@CCShane wrote: olathe5 -- Unfortunately, 25 is the limit. Have you tried Nomorobo "https://www.nomorobo.com/"? I use this in conjunction with the block call, I also use my phones built in blocking.
UH WHAT? That IS the Comcast system... already. NoMoreRobo only allows 25
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This is an informational post for anyone who might have this problem.
Have you ever sent an email that seemed like it flew but never reached the recipient? You thought it sent OK, because you didn't get a 550 bounceback, and the recipient didn't find it in their spam folder either? You're using SMTP AUTH and all is good on your end, nothing has changed?
This frustrating problem could be caused by the fact that your IP is being flagged for improper MX records on Comcast's servers. If the IP is flagged for being "dynamic" it is considered a possible problem for spam, and listed in something called the DUHL at sorbs.net You can verify this by entering your IP address in the SORBS database and you will get confirmation of it.
It doesn't mean you were reported for spam, just that your ISP's MX records need to be changed. That SORBS listing is something automatically used by providers like Yahoo, Gmail, Hotmail, and iCloud to flag mail. The mail ends up being nipped at the server level, and no reject message is ever sent to you, and it doesn't appear in the recipient's spam folder. The problem is further exacerbated by Comcast's techs who have NO IDEA what this is about and will refuse to help you even at level 2 and 3.
After many frustrating calls over a period of two days, I had one tech last night tell me "We don't do SORBS". I laughed and said, "However, SORBS does YOU", and therefore YOU need to fix this for me.
Note the keywords in the letter "Your ISP should be able to help you with this change; it is easy for them to do. The IP will not be de-listed until this change is made. " But getting them to do it is another thing... My problem started Friday noon when they admittedly 'upgraded' my mail server. Bingo!
Here is the actual response I got from SORBS to my query: (with my IP info removed)
This is not a SPAM listing. The SORBS DUHL listing is used to list Dynamic IPs. Unfortunately a Dynamic IP cannot be removed from the DUHL list, since that is what the DUHL list is, a list of dynamic IPs. When the IP was listed, or why you are using the IP, has nothing to do with it. If this address is actually static, the regional Internet registry contact for the address (your Internet service provider) should contact us with details of their statically and dynamically assigned ranges.
Further to prevent relisting the reverse DNS names should be set to indicate static assignment. Delisting is also possible by having the reverse DNS set to the same as the MX record for a domain. However, please be aware that the DNS PTR, MX and A records should have a minimum Time-to-Live of 12 hours. What identifies the IP as dynamic, are the markers in the PTR. For example; key strings like dhcp, pool, dyn, cable, DSL, dial, cpe, cust, RES, IP address, etc.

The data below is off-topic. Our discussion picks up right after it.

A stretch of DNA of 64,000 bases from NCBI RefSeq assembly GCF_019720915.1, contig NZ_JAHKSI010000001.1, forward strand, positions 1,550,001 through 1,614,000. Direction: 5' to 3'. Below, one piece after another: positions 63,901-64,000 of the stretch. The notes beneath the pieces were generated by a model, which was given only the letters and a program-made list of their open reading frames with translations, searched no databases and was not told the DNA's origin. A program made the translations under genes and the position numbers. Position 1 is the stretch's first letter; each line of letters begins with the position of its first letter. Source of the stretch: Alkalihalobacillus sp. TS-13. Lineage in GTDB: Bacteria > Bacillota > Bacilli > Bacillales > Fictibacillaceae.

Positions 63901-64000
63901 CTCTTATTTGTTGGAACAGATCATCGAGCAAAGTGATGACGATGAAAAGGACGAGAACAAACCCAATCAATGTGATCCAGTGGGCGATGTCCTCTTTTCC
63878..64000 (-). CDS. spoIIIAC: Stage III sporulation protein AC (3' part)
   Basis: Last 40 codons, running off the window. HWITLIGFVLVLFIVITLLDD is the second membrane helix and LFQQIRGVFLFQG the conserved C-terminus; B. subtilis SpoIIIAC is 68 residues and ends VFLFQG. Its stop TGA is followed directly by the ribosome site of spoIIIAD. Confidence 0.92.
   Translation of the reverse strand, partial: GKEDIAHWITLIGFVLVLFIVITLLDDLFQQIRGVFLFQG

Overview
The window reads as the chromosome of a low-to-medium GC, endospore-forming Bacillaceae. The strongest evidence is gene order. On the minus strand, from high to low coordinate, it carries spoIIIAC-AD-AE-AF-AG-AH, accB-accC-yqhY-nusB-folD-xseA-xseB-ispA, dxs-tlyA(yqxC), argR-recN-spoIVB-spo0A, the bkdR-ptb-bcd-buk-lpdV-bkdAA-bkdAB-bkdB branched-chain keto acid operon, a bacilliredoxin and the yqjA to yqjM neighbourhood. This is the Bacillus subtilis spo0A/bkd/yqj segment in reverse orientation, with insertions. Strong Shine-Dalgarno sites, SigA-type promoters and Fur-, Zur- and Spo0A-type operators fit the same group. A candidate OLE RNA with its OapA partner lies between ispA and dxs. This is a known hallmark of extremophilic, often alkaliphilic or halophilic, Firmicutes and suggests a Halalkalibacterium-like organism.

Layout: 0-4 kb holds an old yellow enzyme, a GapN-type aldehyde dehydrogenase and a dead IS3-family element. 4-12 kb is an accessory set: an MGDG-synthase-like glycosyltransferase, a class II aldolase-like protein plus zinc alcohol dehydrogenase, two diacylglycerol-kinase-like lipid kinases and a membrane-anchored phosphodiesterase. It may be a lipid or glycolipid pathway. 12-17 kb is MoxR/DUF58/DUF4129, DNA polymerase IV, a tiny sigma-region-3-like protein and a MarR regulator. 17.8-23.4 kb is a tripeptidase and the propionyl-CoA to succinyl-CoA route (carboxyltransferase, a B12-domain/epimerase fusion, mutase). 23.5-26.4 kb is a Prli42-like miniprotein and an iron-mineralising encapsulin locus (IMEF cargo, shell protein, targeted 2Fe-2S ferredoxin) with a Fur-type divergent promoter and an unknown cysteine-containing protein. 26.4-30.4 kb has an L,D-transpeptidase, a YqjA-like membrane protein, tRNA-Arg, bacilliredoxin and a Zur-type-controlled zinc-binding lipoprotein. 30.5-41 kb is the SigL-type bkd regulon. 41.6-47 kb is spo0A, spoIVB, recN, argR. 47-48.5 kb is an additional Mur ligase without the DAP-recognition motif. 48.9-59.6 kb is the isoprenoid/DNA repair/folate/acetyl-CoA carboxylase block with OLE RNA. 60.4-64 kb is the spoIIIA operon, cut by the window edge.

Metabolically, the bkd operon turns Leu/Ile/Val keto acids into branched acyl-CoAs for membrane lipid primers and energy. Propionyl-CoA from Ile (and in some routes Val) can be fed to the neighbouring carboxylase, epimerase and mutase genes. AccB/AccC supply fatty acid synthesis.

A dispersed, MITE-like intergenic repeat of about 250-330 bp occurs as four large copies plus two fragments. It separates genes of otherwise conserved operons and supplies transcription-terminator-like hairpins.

You may want to review our Dynamic IP FAQ at: http://www.sorbs.net/delisting/dul.shtml "The reverse DNS PTR record for the IP address involved needs to map back to the name given in the MX record, and to have a TTL of at least 43200 seconds (12 hours)." Your ISP should be able to help you with this change; it is easy for them to do. The IP will not be de-listed until this change is made. If the ISP, cannot change the PTR to the MX record name, then adding the word "static" to the PTR would make the IP static; it could then be removed from the DUHL list. Note that it needs a TTL of at least 43200 seconds (12 hours).
Eric SORBS Technical Support
Now, why doesn't Comcast train its techs to recognize this problem??? It is easier to blame the user I guess.
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I pay almost $3.00 a month so that my Comcast phone number stays UNLISTED and PRIVATE. I have never used this number with anyone, nor have I given it to anyone. The number is only used to call my blind mother and even she doesn't know what it is. However, if you Google your private number, you will see that sleazy sites like OK Caller have it along with your full name and address! The only way these numbers could have gotten out is if Comcast GAVE IT OUT. Why are we being charged? Now I am listed on a spam site, when I have never made ONE phone call to ANYONE from that number other than my mother. Perhaps the FCC ought to look into this. <edited>
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Let's face it, Comcast has had MAJOR issues since merging with Time Warner. I have a client who cannot send either anymore. Mail 'times out'. NOTHING is wrong with her computer. Mail is set up the same as it was before the merger, password is correct, permissions all set and HD in good condition. Why won't Comcast admit it's them not her? She can receive mail but all replies and new mail will not go out, server 'times out'.
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